Google Outlines Why They Are Removing JPEG-XL Support From Chrome


After yesterday’s news about Google Chrome planning to deprecate the JPEG-XL image format, Google engineers have now given their reasons for abandoning this future image format.

As seen yesterday, a patch is pending for the Google Chrome/Chromium browser to disable the still testing (behind the feature flag) JPEG-XL image format support from their web browser. The patch marks Chrome 110 and later as JPEG-XL image support.

No reason has been given for this decline, which is unfortunate considering JPEG-XL is still very young in its life and receiving industry interest and support. Now this evening is a comment from a Google engineer on the subject of Chromium JPEG-XL and explains their reasons:

“Thank you everyone for your comments and feedback about JPEG XL. We will be removing the JPEG XL code and flag from Chromium for the following reasons:

– Test flags and code should not be permanent
– There is not enough interest from all scenarios to continue experimenting with JPEG XL
– The new graphics system does not bring enough incremental benefits over existing systems to warrant enabling it by default
– By removing the flag and code in M110, it reduces the maintenance burden and allows us to focus on improving the existing system in Chrome.

Google’s finding “there is not enough interest from the entire ecosystem” around JPEG-XL is surprising considering that the bitstream only froze at the end of 2020 and the file format was only standardized last year and the coding process since the beginning of this year. While JPEG-XL is available with Chrome, it’s disabled-by-default behind the scenes, so until browser support matures (or will), web developers apparently aren’t pushing JPEG – XL and strong. The libjxl tool was also in a pre-1.0 version.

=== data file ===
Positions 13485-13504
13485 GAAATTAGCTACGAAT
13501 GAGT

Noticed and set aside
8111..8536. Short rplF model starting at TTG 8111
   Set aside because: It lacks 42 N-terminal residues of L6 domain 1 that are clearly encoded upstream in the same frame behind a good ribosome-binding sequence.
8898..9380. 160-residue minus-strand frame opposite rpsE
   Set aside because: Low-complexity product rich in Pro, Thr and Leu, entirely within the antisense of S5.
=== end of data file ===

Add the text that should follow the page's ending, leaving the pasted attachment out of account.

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Some Phoronix readers wrote in a follow up to yesterday’s article to note that Google is now not even following WebP 2 as a released image version. Instead their attempt at WebP 2 is to “use them as a playground for photo manipulation experiments.”

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So continue with JPEG-XL support to remove from Chrome and WebP 2 is not followed as a released image format, it looks like Google will focus on increasing WebP and AVIF for future images.

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